There was what looked like coconuts on the ground but there was nothing to open them with even had I wanted to.
I decided that I should start looking for some fresh water to drink.
I wandered around for what seemed like hours, until I collapsed into the sand.
A fresh wave of pain erupted in my shoulder. I couldn’t let my shoulder heal like this. I took my upper arm with my good arm and pulled. The searing pain almost made me scream, but I kept my head and with a faint pop, the bone slipped back into its socket.
I could move my arm again, but the pain was even more unbearable.
I figured it would take a while to heal enough.
I continued my search for water but at a very slow pace.
The adrenaline and pain from setting my shoulder mixed with my extreme thirst made me stumble around until I collapsed beneath a big palm tree. I leaned back against the trunk and drifted into a dreamless sleep.
I began to wake up at night, seeing as it was really cold and dark.
I waited for my insane thirst to hit me, but it didn’t come.
As I stood up, I realized that my clothes were soaked. It took me a second to realize I was standing in a torrential downpour of rain. No longer thirsty, I half ran through the rain, not heading to a specific place, but just for the relaxing sensation of cool rain against my dehydrated, sunburned skin.
I ran for what seemed like an hour, until something caught around my foot and tripped me. I braced myself with my good arm, but the hard ground did not come. Instead I plunged into a pool of rainwater so deep I didn’t even touch the bottom. I gasped and spluttered, looking for the edge of the pool when my hand scraped against something that was as abrasive as coral. I jerked my hand away, seeing the blood ooze from the cut in the twilight. The rock that I scraped my hand on was backed up by coarse sand, and some smaller pebbles.
I’d found the edge, and pulled myself up and out of the pool. I slipped as I ran on the rain-slicked rocks until I realized the rain suddenly stopped. I squinted through the darkness to see that I was in a cave about six feet tall and about six feet wide.
Overcome by sudden tiredness and happy to find some shelter, I dropped to the ground and fell into a deep sleep.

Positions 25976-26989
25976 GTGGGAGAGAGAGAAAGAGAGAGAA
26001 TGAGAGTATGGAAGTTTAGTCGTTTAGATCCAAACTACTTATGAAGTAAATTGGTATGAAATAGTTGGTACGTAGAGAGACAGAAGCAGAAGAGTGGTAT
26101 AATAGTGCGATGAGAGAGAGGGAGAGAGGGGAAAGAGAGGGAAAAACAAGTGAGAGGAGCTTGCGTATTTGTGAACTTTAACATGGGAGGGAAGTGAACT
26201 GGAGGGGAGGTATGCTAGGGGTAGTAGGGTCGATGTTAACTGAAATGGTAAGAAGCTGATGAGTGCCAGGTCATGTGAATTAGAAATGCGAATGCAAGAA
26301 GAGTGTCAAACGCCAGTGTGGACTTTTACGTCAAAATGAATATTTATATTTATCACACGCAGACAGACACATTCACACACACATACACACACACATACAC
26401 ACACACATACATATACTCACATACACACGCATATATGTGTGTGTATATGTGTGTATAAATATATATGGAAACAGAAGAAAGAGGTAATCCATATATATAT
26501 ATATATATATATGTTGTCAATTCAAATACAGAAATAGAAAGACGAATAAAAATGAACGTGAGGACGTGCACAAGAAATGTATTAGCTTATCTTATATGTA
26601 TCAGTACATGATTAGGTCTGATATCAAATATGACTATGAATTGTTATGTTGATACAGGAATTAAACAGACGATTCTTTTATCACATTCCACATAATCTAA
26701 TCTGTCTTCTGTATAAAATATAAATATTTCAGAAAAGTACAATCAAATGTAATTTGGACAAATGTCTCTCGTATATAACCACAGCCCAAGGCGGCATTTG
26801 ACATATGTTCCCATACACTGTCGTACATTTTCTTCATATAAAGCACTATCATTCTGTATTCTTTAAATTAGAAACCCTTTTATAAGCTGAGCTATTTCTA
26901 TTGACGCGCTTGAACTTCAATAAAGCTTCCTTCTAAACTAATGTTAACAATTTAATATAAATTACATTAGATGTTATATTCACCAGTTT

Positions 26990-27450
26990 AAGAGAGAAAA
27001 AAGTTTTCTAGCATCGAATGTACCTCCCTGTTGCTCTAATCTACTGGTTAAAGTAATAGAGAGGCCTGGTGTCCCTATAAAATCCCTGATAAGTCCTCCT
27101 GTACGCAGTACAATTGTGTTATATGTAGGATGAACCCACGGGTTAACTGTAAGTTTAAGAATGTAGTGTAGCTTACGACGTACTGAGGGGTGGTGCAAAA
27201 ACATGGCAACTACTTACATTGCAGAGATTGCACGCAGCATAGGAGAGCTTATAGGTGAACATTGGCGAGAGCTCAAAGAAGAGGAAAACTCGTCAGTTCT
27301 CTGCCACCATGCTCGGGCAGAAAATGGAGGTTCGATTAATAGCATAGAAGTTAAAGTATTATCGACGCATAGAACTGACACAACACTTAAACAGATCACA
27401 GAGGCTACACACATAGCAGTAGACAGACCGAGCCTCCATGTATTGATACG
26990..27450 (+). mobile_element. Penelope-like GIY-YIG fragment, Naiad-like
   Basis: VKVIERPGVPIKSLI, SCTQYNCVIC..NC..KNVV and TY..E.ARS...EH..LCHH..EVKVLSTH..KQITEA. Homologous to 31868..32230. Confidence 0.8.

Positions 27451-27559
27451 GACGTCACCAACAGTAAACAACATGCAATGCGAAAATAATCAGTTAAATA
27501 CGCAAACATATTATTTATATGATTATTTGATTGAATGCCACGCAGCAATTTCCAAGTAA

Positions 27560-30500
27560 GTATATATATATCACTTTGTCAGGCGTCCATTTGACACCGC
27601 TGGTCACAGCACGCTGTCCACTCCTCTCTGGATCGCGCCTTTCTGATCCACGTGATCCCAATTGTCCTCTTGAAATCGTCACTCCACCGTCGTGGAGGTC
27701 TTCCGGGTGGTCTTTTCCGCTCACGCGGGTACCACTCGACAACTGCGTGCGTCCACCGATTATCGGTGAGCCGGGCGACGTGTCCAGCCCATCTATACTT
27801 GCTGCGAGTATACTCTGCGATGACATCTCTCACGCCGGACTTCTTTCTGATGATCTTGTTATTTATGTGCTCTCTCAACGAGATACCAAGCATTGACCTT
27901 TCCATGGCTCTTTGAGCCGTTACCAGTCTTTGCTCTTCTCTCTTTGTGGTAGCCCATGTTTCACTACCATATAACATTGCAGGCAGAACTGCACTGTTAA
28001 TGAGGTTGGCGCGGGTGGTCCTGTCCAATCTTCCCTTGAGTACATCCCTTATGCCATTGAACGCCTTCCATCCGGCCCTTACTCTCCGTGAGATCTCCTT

I woke to a sweet smell of some tropical flowers that I couldn’t put my finger on, but I still turned to the direction of that beautiful scent.
I remembered the big pool of water just outside the cave and that took over my thoughts.
I ran out to the opening of the cave, out into the blistering daylight, looking in a full 180-degree sweep until I found the big pool of water that I fell in; not a drop of water evaporated yet. It was much bigger than I thought it was, in fact, I could have a pool party in it and still have tons of room. I ran over to it, being careful about the many black jagged rock tips that were protruding from the sand, eroded by the rain.
I bent to my knees and began scooping water up with my hands. This method didn’t work at all; the water just slipped through the cracks in my hand. I was so thirsty that I just stuck my whole head in the water and drank until I had a gallon in my stomach.
I got back up and instantly threw up all the water I just drank.
I needed to drink slower, but the temptation to guzzle it down was so strong. I reverted to scooping water back up with my hands until my stomach was full, but not too full.
I remembered the sweet flowery scent that I smelled in the cave so I went back into the cave to feel a warm steady breeze carrying the flowery smell blowing gently against my face. I headed toward the lovely smell, when I realized I was leaving my precious water supply.
Then I remembered that if there was a breeze, there must be an opening at the other end. I decided to explore for food, because the sweet flower smell was making my water-filled stomach twist with hunger.
I walked for a half an hour until I saw a warm orange light at the end of the cave. I ran toward the welcoming light, the sweet scent filling my nostrils more and more every step I took. I broke out the other end of the cave, instantly getting tangled by slippery vines hanging in front of me. A dense, vine-covered jungle engulfed me.
Looking over my shoulder, I saw the clearly visible black hole of the cave in the bright, colorful forest.
I saw something hanging from a branch that lifted my spirits instantly. A bright, juicy mango, dripping with condensation, hanging just at my eye level. I was just about to snatch it of the branch when a huge earthquake knocked my feet out from under me.
I was used to earthquakes before, because really, I live in California.
But this wasn’t a normal earthquake; it was too sudden, like something just blew up.
After I got to my feet, I turned in the direction of the blast.
What I saw was not a sheer cliff, but a gently rising slope, covered in long grass, head up the cliff.
This must be the backside of the rock face.
I wondered what happened, so I grabbed the mango of the tree and started climbing. I walked at a steady pace, eating my insanely delicious mango on the way up. It started getting really steep, so I ate the last of my mango, and started climbing on all fours. I kept climbing, only stopping for brief breaks.
As I neared the top of the ledge, I realized that I was only climbing one part of the mountain. The sheer rock face was visible in the sunset a quarter mile in front of me.